Conservation case study: Ainu hunting quiver
What might appear to be dirt on an object can convey important information about its life prior to acquisition by the Museum. Conservators are always aware that such dirt might help recount the object's story to us. For instance, the encrusted soot on an Ainu hunting quiver has revealed a fascinating account of the people and history that surround the object.
The quiver was purchased for the Pitt Rivers Museum at the 1910 Japan-British Exhibition in London, for which a group of Ainu delegates were brought to live on-site as representative colonial subjects of the Japanese empire. Displays of people in reconstructions of their traditional homes, were popular in international fairs at the turn of the century.
During an assessment in the conservation department, the team noted that the object had numerous signs of wear and repair which suggested its long-term use, such as repairs to the torn bearskin shoulder strap. Most curious of all was a dark-coloured encrustation of soot covering a large part of the object's surface and the two distinct layers of willow shavings wrapped around the quiver: a soot-covered under layer and a fresher upper layer. Such willow shavings are considered to have been inau, a term to describe something used as a channel between spirits and people in Ainu cultural practice.
Subsequent consultation with the Historical Museum of Hokkaido (Hokkaido Kaitaku Kinenkan) in Japan, informed us that similar encrusted soot had been found on other historical hunting quivers. It was considered possible that the accumulated soot could originate from the quiver being stored above a kitchen fire, where traditionally a shelf was located in historical Ainu houses.
A series of hunting bans had been imposed on the Ainu by Japanese authorities from the mid-1800s. With hunting a vital part of the economy, the bans had a serious impact on the Ainu people, who attempted to gain a reversal of the measures. The hunting apparatus may have been stored in the Ainu home for an extended period of time, accumulating soot and cooking fat, waiting for the time when it could be used again.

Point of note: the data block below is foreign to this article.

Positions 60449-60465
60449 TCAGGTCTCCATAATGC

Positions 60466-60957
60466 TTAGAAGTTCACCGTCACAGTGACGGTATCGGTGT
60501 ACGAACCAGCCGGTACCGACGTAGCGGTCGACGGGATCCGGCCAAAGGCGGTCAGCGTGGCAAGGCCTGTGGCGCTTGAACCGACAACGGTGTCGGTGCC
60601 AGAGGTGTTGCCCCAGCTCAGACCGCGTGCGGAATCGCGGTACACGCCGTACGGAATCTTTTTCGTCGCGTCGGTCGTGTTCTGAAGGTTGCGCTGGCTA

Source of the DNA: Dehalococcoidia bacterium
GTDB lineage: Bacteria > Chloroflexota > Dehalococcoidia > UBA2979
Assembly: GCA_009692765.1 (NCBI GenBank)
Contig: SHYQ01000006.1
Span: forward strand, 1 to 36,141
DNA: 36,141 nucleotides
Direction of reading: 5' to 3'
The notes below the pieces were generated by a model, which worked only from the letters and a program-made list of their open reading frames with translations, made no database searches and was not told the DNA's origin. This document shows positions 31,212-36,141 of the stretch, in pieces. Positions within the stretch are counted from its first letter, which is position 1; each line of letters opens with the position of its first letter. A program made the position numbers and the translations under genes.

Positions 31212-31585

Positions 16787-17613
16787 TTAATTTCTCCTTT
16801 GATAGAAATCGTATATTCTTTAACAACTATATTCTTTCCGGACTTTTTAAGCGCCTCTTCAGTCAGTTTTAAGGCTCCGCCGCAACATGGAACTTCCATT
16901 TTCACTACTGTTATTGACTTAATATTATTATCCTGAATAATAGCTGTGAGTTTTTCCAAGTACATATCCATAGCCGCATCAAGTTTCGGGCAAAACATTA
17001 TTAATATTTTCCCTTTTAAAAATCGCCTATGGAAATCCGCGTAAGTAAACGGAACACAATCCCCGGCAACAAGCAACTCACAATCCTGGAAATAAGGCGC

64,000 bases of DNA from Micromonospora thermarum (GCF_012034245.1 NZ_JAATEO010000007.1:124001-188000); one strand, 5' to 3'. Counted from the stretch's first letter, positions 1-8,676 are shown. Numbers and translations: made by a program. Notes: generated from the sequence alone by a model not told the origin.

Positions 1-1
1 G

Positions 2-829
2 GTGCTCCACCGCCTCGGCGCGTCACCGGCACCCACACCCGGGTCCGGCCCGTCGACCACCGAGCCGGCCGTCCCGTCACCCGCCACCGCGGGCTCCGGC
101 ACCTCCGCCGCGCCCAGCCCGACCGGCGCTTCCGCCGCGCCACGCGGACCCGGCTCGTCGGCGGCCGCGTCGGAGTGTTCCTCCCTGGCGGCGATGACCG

Conservators endeavour to find ways of analysing materials without the removal of samples from an object. However, sometimes this is not possible. In this case, three small samples, each the size of a pinhead, were taken from discrete areas of the quiver's surface. The samples were analysed in an attempt to identify fat content and kitchen soot. Sadly, the results were inconclusive, partly due to contamination of the object's surface by pollutants since its acquisition.
The hypothesis of the soot bearing witness to the historical experience of the Ainu community remained a strong factor to be taken into consideration when deciding on the conservation treatment for the quiver. Intervention should be kept to a minimum so as to leave any significant historical deposit intact. Fragile elements, such as the severely splintered sillow shavings (inau) and unraveled bark bindings, were stabilised as they were vulnerable when handled. A custom-made storage box with an internal support was also made for the object, to minimise handling when the object is studied.
The condition of the two layers of inau remains in question. It seems possible that the Ainu delegate who owned the quiver may have wrapped a new layer of inau over the old layer in order to renew its efficacy in ensuring their safe sea voyage to Britain. The object may reflect in some part the personal experience of the Ainu delegates at the Japan-British exhibition, whose own voices left little mark in the written records.
A total of 126 hours was spent working on the quiver, with 26 hours on conservation treatment and 100 hours on research.